The internet is taking away the mystery of playing video games
A few weeks ago, a friend and I checked out the Arcade Bar in Waterloo because we were curious about the idea of a vintage game arcade. As someone who never got the chance to play the original Mortal Kombat, I was thrilled when I spotted the machine and we spent the better part of two hours entranced by it.
It was easily the most fun I’ve had gaming in a very long time, and it got me thinking — why?
It wasn’t because it was a fighting game — I’ve played those before.
It wasn’t because it was a co-op game either, as I’ve had my fair share of those as well.
But it was something about that experience which took me back to what got me so enchanted by video games to begin with.
It was something I’ve felt has been lacking in them for a long time.
We had so much fun with it because we knew absolutely nothing about the game at all.
We barely knew the controls, let alone all the combinations required for certain moves. The thrill of figuring everything out for ourselves — discovering and sharing it — made me feel like a kid again.
That experience has been so muddled with the popularity of the internet and the ease of access to game guides, video playthroughs, informative articles and everything else that’s designed to give you some kind of insight into making it easier.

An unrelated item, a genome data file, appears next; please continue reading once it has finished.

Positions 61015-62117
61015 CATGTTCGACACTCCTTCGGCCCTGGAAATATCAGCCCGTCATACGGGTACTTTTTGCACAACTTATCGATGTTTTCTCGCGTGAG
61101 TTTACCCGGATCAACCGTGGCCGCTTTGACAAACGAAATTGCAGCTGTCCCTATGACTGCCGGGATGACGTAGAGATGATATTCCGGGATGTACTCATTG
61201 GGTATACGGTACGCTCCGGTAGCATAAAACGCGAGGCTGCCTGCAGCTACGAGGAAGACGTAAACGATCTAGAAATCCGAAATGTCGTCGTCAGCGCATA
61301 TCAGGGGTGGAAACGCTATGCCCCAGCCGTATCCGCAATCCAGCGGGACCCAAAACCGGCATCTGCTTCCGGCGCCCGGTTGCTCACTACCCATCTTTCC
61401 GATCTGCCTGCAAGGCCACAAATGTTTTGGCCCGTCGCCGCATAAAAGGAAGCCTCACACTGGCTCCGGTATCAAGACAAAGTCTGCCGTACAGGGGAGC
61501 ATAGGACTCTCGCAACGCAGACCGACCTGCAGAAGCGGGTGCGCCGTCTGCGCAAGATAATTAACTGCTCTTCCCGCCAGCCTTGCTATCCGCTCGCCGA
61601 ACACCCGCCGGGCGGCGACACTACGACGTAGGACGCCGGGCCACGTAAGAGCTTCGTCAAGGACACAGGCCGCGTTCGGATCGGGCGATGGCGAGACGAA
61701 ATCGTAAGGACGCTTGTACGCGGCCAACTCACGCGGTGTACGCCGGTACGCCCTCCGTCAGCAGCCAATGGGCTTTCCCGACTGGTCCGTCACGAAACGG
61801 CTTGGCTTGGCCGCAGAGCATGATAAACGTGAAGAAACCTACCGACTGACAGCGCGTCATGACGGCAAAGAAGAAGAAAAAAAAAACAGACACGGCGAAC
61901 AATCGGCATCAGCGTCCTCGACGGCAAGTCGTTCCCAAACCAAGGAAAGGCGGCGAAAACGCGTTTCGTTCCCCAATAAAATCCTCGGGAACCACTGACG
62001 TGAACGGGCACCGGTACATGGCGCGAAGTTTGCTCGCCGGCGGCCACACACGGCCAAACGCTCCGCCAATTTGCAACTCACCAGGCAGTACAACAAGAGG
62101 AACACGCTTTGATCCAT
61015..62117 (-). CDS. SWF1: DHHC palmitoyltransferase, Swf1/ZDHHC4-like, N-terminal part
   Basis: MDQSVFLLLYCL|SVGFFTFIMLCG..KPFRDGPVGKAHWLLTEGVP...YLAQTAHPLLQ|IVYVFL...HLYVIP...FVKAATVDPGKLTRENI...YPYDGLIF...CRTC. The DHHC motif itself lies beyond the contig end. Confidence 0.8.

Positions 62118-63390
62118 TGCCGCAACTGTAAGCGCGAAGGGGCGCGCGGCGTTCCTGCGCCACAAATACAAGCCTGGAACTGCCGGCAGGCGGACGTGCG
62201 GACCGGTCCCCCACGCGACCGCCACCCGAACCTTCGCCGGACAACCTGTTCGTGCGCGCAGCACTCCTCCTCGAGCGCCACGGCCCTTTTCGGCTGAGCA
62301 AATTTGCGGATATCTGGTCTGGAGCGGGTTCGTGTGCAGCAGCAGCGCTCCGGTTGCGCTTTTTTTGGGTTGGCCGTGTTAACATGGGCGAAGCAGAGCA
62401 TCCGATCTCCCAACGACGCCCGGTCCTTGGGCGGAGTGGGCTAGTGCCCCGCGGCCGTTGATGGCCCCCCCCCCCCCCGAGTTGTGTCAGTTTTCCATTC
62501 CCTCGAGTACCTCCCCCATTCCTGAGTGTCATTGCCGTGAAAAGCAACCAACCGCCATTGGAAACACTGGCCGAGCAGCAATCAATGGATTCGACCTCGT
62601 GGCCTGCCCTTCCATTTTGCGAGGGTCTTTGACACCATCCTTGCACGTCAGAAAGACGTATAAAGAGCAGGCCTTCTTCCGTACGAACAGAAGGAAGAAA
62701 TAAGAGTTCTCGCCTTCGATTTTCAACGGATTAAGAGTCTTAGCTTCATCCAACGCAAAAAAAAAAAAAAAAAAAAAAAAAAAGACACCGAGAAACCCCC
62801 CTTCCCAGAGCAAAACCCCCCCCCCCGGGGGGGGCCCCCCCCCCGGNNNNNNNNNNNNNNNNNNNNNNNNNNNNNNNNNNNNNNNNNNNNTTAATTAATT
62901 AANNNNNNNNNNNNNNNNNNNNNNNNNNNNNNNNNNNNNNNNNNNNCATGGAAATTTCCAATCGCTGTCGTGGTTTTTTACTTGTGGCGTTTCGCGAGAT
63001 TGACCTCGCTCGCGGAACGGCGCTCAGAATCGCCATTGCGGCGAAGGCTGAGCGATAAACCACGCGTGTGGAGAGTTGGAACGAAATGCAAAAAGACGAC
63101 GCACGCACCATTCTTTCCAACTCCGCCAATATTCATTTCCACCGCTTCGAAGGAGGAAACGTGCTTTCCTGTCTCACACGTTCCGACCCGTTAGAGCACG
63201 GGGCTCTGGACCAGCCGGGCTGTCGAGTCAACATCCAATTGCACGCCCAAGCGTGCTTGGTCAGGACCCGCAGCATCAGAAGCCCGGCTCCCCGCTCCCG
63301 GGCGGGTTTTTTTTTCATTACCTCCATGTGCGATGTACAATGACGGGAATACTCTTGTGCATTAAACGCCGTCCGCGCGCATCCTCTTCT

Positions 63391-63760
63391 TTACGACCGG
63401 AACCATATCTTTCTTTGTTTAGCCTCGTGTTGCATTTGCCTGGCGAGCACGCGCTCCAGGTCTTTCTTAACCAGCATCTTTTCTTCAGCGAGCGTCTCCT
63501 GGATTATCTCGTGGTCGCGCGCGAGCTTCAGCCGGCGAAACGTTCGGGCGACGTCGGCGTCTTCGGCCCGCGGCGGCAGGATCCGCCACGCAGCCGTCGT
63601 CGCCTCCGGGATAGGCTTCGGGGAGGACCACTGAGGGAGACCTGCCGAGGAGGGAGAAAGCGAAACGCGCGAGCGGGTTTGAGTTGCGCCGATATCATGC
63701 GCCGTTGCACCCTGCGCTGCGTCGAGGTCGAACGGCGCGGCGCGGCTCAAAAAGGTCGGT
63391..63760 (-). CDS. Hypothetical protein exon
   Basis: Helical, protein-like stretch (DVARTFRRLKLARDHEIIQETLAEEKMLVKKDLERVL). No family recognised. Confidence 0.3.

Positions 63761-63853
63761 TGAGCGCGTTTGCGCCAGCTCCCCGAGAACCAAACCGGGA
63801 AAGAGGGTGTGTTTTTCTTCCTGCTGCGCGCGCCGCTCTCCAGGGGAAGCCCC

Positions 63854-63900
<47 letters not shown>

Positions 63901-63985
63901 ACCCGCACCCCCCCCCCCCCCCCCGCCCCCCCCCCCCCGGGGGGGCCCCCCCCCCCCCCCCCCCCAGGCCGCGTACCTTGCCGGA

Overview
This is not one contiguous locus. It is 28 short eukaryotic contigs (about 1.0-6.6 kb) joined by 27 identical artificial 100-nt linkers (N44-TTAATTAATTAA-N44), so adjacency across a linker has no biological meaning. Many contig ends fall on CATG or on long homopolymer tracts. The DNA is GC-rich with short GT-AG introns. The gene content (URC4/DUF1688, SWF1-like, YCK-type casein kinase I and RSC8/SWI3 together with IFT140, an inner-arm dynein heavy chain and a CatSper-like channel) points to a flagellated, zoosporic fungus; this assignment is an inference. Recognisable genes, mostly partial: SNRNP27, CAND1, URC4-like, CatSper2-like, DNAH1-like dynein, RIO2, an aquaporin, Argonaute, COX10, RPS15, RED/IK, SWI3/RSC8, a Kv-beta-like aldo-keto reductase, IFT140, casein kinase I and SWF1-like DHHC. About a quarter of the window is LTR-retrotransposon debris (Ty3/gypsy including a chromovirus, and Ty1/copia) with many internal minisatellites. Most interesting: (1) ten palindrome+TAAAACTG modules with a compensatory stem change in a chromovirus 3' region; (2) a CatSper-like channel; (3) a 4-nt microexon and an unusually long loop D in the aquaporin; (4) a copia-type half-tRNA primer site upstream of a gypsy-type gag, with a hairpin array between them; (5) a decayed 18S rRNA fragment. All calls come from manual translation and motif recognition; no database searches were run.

It’s taken away a lot of the discovery you normally uncover when you play a game for the first time without any help or knowledge about it.
For example, when I first found out that I could use cheats in a game — thank you, The Sims — it was the greatest experience of my gaming life.
I would desperately scour the internet for as many of them that I could find in other solo player games and I had a lot of fun with it, too.
But that feeling faded over time and I was left dissatisfied with something that was intended to be fun.
I bypassed the challenge of the games I played for a momentary feeling of godhood.
Overall, it often left me with a sense of immediate disinterest, feeling as though I had detoured the excitement of figuring out how to play it on my own — without the need for cheating.
Now, with the games that I play, I almost always know something about it ahead of time.
I’ve browsed a Wikipedia article on it, I’ve watched a YouTube video on it, or I’ve looked up in-depth reviews. I don’t feel the same kind of childlike wonder that I did playing video games as a kid.
For example, Mario 64 on the Nintendo 64 was my favourite game growing up and I never even got close to finishing it.
I would always end up restarting halfway through the game when it got tough.
I have never gone back to that game, because I don’t want to ruin the experience I once had being so bad at it.
In a sense, it was being so naive with video games that gave me such a thrill and it isn’t something I really experience that much anymore.
Now, I don’t know how much the internet did to harm the experience; maybe I’m just reflecting on my own changing experiences.
But with how easy you can access every Easter egg, enemy, level, challenge, or puzzle for a game, it just feels like so much of it has been taken out of our hands — willing though it may be.
I really miss playing games when I was younger, when I was ignorant, bad at them and simply did it for the sake of having fun, not to be the absolute best at them.
I miss running around the Grand Theft Auto universe — just stealing cars and trying to get as many police stars as I could — not caring about whether it was the right or wrong way to play it.